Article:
Maria Pendolino performs this short collection of essays featuring Dr. Ashley Shew's concept of "technoableism," a type of ableist belief that technology can, and should, "cure" disabled people. Shew uses her experience as a chronically ill, hard-of-hearing cancer survivor and amputee to illustrate how technology helps assist her in her everyday life. But, at the same time,... Read More
To cite a few of the many fine narrators of these essays and blogs about food, Nikki Massoud gives an inspired performance with perfect pitch of "Border Lines," Anya von Bremzen's nuanced debunking of national dishes. Johnny Rey Diaz, with clear Italian enunciation, does a fine turn on John Last's clever "There is No Such Thing as Italian Food." Dylan Moore brings empathy and... Read More
Malcolm Hillgartner epitomizes a fine nonfiction narrator. He lets these often disturbing stories of road ecology (annals of roadkills) reveal themselves in an understated way. A master of pace and cadence, his tone works with the dramatic statistics provided: About one million wild animals perish daily from cars, 40 million miles of roads ring the planet, and the fires in... Read More
Rattlesnakes are just one of the creatures science writer-turned-academic Robles ponders as she blends her own perspectives and historical writings into this audiobook of essays on the human study of various species, such as coral and sharks. Narrator Daniela Acitelli brings a sense of wonder to a Native American story about the rattlesnake world. Her pace increases with... Read More
Astronomer and physicist Marcelo Gleiser's manifesto calls for more awareness, gratitude, and kindness toward our planet. Focusing on biocentrism, he reminds listeners of the sacred relationship between humanity and our world, and argues that a call to action is crucial for their continued existence. Timothy Andrés Pabon's soft-spoken and lyrical narration supports the author's... Read More
This thought-provoking audiobook presents listeners with a curious neuroscientific argument: Free will doesn't exist. The bestselling author, a Stanford neuroendocrinologist, argues that all life is predetermined; it's a product of conditioning and hormones, expressed as unconscious and reflexive neurological responses. With a measured pace and a tone of excitement, Kaleo... Read More
Author and narrator Naomi Klein shares the complicated autobiographical story of how her online presence became entwined with that of another Naomi. A liberal Canadian activist and writer, Klein discovered that her name was being frequently confused with that of an American writer who was sharing false information about COVID-19 at the height of the pandemic. What started as a... Read More
Four men, four environmental philosophies, three wilderness settings. From these various and, at times, competing perspectives, author John McPhee weaves a deep debate over how to best protect the future of the planet and humanity. Grover Gardner's clear, conversational narration makes these sometimes complex discussions easy for listeners to follow. There's no false drama, but... Read More
Sarah Lohman is a surprisingly effective narrator of her thoughtful audiobook. She narrates with a pointed reportorial style and measured cadence that suit this text on vanishing foods. She does Native accents impressively in sections on the Navajo (Diné) and Choctaw people. And she's an active participant in the journey to test and taste foods identified by the Ark of Taste,... Read More
In this manual on pandemic management, a professor of infectious diseases describes how containment methods can be used more sparingly, be just as effective, and cause less disruption to people's lives. Gabra Zackman's performance sounds warm, authoritative, and quietly persuasive. The clarity of this scientific writing is helped by her pure timbre, natural-sounding diction,... Read More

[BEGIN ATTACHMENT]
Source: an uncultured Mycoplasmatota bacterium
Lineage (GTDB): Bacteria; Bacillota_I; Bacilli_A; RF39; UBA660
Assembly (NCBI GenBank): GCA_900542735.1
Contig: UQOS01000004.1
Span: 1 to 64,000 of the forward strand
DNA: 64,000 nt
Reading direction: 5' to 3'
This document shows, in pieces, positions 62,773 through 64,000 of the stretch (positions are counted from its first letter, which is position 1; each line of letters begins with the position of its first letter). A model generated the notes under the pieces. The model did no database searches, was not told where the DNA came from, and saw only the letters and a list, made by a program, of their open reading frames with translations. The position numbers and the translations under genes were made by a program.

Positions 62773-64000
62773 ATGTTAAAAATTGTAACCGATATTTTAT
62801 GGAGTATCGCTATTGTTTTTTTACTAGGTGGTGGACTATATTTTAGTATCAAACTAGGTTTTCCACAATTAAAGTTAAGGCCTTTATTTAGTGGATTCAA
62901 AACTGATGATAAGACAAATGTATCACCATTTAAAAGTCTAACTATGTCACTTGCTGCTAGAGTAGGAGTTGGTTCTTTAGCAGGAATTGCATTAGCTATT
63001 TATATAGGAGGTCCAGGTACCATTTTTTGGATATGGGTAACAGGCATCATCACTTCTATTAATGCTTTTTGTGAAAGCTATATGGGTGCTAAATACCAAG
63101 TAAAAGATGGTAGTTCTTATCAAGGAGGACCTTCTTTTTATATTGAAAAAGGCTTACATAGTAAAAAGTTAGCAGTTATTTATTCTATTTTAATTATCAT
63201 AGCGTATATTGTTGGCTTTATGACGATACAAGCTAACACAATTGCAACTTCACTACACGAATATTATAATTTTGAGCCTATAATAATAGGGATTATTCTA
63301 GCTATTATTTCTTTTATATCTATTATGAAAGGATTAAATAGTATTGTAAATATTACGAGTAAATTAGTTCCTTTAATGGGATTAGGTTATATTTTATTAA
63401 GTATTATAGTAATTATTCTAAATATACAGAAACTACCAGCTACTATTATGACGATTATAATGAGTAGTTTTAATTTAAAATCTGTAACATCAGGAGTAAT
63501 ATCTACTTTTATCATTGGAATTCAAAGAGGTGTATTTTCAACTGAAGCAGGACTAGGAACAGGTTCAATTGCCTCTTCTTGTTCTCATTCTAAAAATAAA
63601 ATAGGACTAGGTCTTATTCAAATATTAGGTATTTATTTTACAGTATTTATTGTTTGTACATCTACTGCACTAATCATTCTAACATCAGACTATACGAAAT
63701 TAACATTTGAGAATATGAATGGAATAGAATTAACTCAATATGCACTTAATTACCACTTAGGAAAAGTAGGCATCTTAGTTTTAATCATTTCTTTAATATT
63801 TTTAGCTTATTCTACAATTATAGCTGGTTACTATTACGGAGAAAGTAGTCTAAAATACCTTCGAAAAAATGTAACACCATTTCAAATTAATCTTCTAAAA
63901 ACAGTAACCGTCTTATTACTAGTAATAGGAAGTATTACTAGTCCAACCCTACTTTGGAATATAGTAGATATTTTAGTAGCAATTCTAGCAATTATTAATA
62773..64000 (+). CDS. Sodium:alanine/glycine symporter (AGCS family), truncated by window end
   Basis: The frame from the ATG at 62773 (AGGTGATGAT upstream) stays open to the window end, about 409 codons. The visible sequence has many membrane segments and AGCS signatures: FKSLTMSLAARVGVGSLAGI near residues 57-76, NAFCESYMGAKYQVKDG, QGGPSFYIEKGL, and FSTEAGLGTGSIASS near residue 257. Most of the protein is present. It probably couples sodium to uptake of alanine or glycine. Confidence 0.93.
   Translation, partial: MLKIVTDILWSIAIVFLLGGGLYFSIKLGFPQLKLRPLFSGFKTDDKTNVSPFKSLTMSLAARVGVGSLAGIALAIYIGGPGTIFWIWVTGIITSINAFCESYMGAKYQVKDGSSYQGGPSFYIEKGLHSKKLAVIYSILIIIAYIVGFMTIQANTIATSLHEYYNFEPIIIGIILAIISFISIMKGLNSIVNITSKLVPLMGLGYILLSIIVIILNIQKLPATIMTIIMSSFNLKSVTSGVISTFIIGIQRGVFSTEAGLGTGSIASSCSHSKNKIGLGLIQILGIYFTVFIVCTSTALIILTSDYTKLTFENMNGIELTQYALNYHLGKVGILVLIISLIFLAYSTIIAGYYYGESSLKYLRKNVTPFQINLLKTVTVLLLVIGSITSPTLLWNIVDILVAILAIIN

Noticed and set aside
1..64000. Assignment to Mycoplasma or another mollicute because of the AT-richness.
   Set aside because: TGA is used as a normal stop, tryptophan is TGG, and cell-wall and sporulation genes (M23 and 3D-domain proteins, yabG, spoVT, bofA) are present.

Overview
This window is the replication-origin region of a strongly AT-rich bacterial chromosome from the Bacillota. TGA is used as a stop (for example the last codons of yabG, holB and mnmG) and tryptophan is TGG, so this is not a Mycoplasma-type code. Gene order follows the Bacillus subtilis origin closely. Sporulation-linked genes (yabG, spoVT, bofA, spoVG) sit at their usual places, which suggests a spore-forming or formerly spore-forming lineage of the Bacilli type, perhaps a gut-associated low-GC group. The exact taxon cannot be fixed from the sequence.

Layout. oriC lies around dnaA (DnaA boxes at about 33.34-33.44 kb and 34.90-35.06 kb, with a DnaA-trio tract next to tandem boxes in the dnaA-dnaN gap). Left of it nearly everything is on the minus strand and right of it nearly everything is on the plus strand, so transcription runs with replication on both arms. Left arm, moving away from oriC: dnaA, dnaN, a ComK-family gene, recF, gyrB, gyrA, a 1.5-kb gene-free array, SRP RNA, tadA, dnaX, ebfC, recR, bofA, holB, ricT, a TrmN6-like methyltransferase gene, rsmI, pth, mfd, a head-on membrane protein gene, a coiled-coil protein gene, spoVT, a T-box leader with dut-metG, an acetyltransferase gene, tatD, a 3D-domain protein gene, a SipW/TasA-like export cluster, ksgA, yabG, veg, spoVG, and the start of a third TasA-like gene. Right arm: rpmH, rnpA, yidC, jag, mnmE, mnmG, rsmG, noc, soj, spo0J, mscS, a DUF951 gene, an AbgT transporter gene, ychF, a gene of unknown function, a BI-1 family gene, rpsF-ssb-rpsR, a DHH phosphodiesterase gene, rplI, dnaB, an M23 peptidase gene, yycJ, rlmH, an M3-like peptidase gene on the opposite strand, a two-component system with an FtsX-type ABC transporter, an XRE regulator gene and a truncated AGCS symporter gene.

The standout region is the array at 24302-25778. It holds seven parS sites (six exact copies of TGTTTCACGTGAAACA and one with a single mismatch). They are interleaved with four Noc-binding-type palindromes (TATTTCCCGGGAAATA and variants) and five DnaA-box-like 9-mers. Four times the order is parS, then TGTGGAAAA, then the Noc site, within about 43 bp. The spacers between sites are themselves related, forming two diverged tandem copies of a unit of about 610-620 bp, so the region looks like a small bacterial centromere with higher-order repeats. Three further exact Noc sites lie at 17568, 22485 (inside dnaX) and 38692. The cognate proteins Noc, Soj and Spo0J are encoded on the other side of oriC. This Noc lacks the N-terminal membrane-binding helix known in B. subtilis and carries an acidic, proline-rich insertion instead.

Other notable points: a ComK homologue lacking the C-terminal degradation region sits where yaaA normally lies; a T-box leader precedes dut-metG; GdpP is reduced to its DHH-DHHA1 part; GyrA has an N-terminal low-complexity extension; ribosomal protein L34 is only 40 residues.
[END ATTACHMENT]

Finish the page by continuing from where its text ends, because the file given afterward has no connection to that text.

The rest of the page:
Journalist Bianca Bosker narrates her witty audiobook about the art world with pizzazz. She has a pleasing sound, paces the sometimes frantic-sounding proceedings well, and comes across as an authentic seeker. Performing in a comic style, she enhances the audiobook's ironic undertone, which suggests that many in the art world see journalists as "the enemy." In this work she... Read More
Jeffrey Toobin gives a thorough, detailed, yet quickly moving account of Oklahoma bomber Timothy McVeigh's life, beliefs, actions, and death--and how his credo lives on in current right-wing extremism. Like his text, Toobin's narration is brisk, clear, and free of adornment. His guy-next-door manner keeps the material approachable and the focus on the story. No emotional... Read More
This timely audiobook on migration translates extremely well to audio due to its straightforward organization and clear summaries of statistical material. Matthew Spencer's measured pacing and professorial tone are well suited to represent the author, a Dutch sociologist who is director of Oxford University's International Migration Institute. The audiobook begins with precise... Read More
Tiana Yarik does well in narrating Kostyuchenko's collection of essays and stories of life in Russia as she saw it. Kostyuchenko, an émigré Russian journalist now living in Germany and an outspoken critic of Putin, has compiled a work that one critic has called a "haunting book of rare courage." Yarik, a non-native speaker of English, does a splendid job delivering this work.... Read More
UK-born-and-bred author Fuchsia Dunlop adds zest to her ardent narration of her epicurean adventures around China and the history of Chinese food. A year-long academic scholarship in Sichuan, China, led to an invitation to study at the Sichuan Higher Institute of Cuisine. Her acceptance, which stemmed from a love of food, cooking, and a desire to spend more time in the city,... Read More
Manjula Martin delivers this audiobook as if reading to a friend. While she's not blessed with a sonorous voice, her delivery is both passionate and authentic. She captures the complications of living in proximity to wildfires in Sonoma County, California, which was devastated by conflagrations in 2020. The audiobook presents three interlocking stories: The first is about a... Read More